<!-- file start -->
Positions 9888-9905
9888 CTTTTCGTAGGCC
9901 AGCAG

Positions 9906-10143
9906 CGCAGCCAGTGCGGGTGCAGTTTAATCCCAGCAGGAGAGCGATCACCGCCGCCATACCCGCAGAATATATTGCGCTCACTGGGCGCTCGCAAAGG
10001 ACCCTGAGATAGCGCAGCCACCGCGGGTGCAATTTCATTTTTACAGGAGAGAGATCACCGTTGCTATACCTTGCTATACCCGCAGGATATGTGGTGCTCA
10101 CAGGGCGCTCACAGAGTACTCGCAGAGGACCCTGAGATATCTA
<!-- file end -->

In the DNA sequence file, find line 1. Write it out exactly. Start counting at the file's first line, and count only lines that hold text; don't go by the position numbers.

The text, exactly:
Positions 9888-9905